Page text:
A Leicestershire MP is raising concerns about the low level of funding received for the county's schools.
Conservative MP for Blaby, Andrew Robathan, wants to highlight figures which reportedly show county schools get less money per pupil than anywhere else in the country.
He says it is unfair and the government needs to address the problem.
The MP says a new funding formula introduced at the end of last year has made the county even worse off than before.
The amount of money education authorities are given depends on a basic amount per pupil, with extra for deprivation and areas with additional costs.
Education in the county has been very very badly done by
Andrew Robathan, MP for Blaby
It means Leicestershire schools receive an average of £400 less per child than those in other parts of the country, according to Mr Robathan.
He told BBC Radio Leicester: "Education in the county has been very very badly done by.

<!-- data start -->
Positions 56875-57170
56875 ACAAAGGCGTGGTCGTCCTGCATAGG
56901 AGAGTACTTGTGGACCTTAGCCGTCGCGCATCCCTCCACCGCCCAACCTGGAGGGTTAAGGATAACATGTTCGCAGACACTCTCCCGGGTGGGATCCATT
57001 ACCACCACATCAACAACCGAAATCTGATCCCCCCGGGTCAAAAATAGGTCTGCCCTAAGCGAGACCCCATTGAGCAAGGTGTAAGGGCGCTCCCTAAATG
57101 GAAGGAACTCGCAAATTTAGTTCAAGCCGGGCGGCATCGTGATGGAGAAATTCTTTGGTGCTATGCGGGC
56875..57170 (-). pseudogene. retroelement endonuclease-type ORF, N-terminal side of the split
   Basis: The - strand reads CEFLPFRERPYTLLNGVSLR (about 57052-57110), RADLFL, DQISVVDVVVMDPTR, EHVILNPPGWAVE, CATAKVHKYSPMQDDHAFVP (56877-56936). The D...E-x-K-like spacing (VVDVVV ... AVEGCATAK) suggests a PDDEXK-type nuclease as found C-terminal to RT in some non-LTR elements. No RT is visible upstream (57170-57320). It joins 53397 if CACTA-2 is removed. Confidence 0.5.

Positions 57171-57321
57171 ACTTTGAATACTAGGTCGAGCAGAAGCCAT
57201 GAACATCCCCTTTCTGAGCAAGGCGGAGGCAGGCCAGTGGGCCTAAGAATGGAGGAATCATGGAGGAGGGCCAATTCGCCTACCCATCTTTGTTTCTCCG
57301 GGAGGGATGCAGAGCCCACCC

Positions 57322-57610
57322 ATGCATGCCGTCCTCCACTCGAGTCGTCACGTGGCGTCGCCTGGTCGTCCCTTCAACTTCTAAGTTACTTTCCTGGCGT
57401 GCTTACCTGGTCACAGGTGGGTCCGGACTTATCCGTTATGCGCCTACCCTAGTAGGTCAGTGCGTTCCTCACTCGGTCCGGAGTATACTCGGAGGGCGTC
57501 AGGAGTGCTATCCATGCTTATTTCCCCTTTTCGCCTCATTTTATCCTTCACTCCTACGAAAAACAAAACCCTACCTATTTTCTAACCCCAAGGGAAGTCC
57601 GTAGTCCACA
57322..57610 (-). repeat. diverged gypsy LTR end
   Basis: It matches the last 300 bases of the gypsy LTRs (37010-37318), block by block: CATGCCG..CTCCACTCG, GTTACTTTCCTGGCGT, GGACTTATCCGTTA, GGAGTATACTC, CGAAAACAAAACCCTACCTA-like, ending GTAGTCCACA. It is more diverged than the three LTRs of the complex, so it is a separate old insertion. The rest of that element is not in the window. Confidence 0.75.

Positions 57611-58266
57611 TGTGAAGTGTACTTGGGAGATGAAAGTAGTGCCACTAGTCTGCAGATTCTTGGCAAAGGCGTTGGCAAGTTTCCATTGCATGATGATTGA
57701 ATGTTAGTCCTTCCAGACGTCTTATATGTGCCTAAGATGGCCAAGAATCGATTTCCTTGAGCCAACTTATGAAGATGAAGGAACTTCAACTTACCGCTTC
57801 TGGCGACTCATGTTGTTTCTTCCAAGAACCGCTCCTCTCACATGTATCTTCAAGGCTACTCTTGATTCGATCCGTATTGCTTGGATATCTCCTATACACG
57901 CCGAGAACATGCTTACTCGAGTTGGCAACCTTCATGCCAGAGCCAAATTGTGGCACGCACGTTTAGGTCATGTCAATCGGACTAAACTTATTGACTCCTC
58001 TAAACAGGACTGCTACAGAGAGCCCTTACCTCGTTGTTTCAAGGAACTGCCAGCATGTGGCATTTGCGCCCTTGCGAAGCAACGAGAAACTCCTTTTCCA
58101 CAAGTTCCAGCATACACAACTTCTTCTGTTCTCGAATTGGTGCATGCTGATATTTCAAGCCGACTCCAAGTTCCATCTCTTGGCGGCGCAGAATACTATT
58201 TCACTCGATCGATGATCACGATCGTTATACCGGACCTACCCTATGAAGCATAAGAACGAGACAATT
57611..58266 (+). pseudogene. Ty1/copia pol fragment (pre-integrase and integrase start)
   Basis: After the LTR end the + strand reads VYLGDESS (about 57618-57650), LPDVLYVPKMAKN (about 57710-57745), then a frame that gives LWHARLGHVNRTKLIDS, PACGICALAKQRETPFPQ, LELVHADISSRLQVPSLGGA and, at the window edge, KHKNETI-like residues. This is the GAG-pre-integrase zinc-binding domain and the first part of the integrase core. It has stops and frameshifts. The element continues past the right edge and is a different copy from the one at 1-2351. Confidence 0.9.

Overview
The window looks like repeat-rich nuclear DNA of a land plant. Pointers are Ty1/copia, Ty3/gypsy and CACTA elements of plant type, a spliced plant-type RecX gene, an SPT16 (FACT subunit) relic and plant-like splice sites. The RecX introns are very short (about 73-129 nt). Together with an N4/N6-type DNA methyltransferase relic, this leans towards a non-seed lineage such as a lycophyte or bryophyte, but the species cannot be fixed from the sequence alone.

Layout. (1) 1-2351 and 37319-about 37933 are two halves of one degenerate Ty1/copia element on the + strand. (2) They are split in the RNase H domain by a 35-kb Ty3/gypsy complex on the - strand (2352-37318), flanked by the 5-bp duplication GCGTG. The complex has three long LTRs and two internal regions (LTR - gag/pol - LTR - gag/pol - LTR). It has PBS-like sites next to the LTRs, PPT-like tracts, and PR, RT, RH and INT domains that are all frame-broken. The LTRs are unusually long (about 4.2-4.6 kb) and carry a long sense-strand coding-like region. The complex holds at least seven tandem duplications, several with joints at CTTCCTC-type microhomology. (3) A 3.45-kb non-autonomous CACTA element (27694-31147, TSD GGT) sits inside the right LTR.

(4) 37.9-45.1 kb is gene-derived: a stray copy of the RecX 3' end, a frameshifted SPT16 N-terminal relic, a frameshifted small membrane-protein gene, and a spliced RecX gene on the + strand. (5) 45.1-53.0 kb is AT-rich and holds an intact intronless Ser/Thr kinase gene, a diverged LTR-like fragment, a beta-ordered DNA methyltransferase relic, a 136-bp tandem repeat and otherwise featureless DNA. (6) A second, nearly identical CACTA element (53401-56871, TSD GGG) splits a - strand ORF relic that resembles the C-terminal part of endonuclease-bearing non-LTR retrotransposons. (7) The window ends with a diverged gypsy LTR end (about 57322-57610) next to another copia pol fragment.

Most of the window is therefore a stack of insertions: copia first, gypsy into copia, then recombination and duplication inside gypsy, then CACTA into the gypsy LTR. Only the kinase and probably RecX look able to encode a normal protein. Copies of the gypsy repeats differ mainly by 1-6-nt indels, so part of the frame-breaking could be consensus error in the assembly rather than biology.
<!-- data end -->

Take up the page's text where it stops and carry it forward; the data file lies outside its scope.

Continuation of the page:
Head loses out
"If the county was funded as well as Leicester city is funded there would be nearly £52m more for education in the county.
"It is threatening redundancies, it is threatening a lot of the extras one would hope that schools would be able to provide but more than anything it is threatening the core number of teachers in schools which is deeply worrying."
Rita Nixon, headteacher at Winstanley Community College in Braunstone, said: "It is very difficult when you look at the settlement and see that some other counties have done so much better.
"I mean they do say we are £400 adrift of the national average funding per child in our schools in Leicestershire.
"In our case, if we if we had £200 more per child in our school we would have over £100,000 in the budget every year."